Palermo echoes the idea. Because the bon odori is typically danced at festivals and parades, he says, his initial approach was to choreograph for a circle. “It felt very authentic and non-presentational. But at the end of the day, we have a thousand people who paid a lot of money, who want to see people’s faces! So, you have to turn out. You have to acknowledge that though a lot of traditional forms are inward-facing, danced to and for partners and the participatory group in general, you need to include the audience.”
For the most part, that audience doesn’t know or care how accurately the choreography reflects a culture. But good choreographers do. In 1999, when Trujillo was enlisted to choreograph a production of The Sound of Music, he found a teacher who could coach him in Austrian folk dance. For Invisible Thread, the recent off-Broadway musical set in Uganda, he recruited a co-choreographer, the African-dance specialist Darrell Grand Moultrie, to ensure verisimilitude. But fidelity can take you only so far, Trujillo notes. “You can’t insulate yourself with authenticity,” he says. “You have to give it pizzazz. If you stay too puritanical, I don’t think you’re servicing the piece as a whole.”
Shechter says he tries to “strike a balance,” because you can add so much pizzazz that the original material is denatured. “I think it’s important to leave some element of authenticity there,” he says, “so it doesn’t feel completely remote from the story of where we are.” The key to retaining the essence of the source material while accommodating the audience’s desire to be entertained, Shechter suggests, is “just putting the volume up on the elements that are more exciting and easy to watch.”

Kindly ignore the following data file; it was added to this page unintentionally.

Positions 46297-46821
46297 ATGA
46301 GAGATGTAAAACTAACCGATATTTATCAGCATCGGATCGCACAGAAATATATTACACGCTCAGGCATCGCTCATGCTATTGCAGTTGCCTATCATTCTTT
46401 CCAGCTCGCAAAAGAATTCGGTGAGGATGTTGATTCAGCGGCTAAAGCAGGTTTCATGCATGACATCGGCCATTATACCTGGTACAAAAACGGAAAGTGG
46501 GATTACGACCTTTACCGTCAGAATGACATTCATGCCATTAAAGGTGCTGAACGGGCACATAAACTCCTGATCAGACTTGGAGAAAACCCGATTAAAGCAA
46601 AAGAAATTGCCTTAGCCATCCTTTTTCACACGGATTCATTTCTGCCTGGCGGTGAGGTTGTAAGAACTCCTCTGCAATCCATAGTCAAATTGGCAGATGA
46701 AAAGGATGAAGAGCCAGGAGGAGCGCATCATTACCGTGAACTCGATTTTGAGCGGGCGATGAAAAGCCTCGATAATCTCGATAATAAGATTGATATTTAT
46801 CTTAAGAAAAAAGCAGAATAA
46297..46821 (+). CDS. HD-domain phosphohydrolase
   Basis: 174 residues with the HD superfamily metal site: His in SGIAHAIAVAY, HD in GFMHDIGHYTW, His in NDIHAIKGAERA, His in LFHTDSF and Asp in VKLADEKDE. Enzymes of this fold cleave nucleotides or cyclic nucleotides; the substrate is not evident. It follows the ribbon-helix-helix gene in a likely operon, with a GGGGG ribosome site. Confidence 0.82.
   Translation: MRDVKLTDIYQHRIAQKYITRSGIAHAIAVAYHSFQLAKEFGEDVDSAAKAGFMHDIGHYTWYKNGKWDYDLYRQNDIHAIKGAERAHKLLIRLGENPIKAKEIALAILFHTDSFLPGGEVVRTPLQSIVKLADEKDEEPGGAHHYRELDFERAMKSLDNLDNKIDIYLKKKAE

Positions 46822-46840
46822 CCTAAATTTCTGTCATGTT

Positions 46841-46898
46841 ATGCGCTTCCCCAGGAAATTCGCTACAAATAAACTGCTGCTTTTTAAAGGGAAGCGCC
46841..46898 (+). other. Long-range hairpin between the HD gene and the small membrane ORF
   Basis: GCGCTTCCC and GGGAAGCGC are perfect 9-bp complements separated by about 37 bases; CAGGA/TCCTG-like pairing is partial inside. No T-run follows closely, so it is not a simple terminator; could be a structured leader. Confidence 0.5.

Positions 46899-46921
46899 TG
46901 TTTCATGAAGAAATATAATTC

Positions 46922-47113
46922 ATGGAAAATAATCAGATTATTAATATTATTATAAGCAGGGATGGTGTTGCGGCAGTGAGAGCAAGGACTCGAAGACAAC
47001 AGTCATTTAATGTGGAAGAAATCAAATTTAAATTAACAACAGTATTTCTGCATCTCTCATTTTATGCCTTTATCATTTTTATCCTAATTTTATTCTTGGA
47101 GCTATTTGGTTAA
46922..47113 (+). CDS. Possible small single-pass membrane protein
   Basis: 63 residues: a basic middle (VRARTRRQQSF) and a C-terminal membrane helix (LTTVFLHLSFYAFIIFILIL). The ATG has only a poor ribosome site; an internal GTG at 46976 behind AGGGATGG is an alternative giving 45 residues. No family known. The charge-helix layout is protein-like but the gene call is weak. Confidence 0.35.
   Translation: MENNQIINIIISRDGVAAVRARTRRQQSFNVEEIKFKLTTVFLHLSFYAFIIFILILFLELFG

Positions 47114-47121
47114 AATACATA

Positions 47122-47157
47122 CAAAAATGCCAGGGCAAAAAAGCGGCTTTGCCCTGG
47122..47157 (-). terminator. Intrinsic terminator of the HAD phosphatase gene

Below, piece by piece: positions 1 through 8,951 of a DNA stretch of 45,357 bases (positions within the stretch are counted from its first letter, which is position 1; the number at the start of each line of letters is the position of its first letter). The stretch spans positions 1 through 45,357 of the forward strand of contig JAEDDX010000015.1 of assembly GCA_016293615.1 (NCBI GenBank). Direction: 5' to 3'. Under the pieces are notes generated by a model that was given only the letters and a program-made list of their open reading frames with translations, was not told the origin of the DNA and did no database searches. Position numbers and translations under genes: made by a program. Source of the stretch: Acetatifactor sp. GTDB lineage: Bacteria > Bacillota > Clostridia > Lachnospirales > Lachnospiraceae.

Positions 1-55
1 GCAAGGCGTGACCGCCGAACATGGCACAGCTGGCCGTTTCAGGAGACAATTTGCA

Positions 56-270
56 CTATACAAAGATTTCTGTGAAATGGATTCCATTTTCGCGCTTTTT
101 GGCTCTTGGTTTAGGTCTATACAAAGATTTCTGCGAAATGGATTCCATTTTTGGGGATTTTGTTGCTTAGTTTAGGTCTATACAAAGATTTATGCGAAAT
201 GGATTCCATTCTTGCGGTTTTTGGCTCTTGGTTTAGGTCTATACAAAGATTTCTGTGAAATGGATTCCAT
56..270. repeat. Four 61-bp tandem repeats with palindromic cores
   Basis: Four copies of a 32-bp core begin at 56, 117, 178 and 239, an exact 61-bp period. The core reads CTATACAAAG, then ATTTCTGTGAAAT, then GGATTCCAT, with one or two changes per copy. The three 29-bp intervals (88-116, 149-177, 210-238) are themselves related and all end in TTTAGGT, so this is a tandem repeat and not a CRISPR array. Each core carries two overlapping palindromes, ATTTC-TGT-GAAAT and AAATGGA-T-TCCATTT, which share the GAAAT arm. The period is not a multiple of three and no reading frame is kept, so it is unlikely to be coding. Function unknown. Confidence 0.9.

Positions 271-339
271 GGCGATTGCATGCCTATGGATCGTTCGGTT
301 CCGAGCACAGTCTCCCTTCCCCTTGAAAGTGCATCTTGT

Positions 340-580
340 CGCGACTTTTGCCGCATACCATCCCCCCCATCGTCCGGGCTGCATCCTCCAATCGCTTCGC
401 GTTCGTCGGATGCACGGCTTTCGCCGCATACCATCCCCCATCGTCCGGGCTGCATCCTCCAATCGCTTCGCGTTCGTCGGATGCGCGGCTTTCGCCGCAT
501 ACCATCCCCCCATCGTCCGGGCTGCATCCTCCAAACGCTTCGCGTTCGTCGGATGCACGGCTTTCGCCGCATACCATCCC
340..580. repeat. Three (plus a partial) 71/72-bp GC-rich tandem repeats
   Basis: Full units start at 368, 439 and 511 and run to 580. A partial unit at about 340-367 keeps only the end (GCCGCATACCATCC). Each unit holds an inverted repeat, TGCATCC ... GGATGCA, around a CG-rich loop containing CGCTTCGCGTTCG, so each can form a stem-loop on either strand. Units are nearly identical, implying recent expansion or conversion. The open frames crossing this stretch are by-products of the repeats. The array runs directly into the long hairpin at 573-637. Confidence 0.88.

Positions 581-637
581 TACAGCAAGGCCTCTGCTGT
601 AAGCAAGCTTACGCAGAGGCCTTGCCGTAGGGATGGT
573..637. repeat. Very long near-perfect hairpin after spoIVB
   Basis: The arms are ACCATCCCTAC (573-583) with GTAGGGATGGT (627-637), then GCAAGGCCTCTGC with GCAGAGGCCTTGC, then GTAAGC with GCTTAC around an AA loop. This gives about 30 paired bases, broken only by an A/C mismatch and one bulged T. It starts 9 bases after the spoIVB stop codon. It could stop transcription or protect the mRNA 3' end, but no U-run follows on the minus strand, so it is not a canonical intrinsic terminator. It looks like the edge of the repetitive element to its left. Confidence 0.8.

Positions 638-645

Still, Trujillo says, you need to entertain. “Always and forever,” he adds emphatically. So in the end, all those exotic cultures that Broadway musicals invite us to visit are assimilated into the mainstream—just like the immigrants who brought them here to begin with. n
Hofesh Shechter marries the old and new in the Fiddler on the Roof revival.
Photo by Kyle Froman
Even if you didn’t know that a hot new choreographer has taken the reins at the latest Broadway revival of Fiddler on the Roof—the fifth in as many decades—the show’s movement-heavy marketing materials would tip you off. The television commercial is a montage of flailing limbs, swirling torsos and flying clothing, accompanied by the thumping rhythms of the song “Tradition.” The print ads feature an image of a speed-blurred, animated Tevye with one hand on a hip and the other in the air, as dynamic as the Nike swoosh. The artwork is even emblazoned in lights on the marquee of the Broadway Theatre, where the beloved show is likely to be dancing for a good long time. Tony-winning director Bartlett Sher, whose revivals of South Pacific and The King and I both honored and refreshed those classics, enlisted the iconoclastic Hofesh Shechter to help him do the same with Fiddler.
Photo by Kyle Froman
It’s been more than half a century since director/choreographer Jerome Robbins nurtured a mega-hit musical from the Yiddish tales of Sholem Aleichem, and many things have changed. But one thing hasn’t: The newest Fiddler will still feature the iconic bottle dance. “I’m taking the lead from Mr. Robbins,” Shechter says. “Everything he did is great, but not everything is up-to-date.”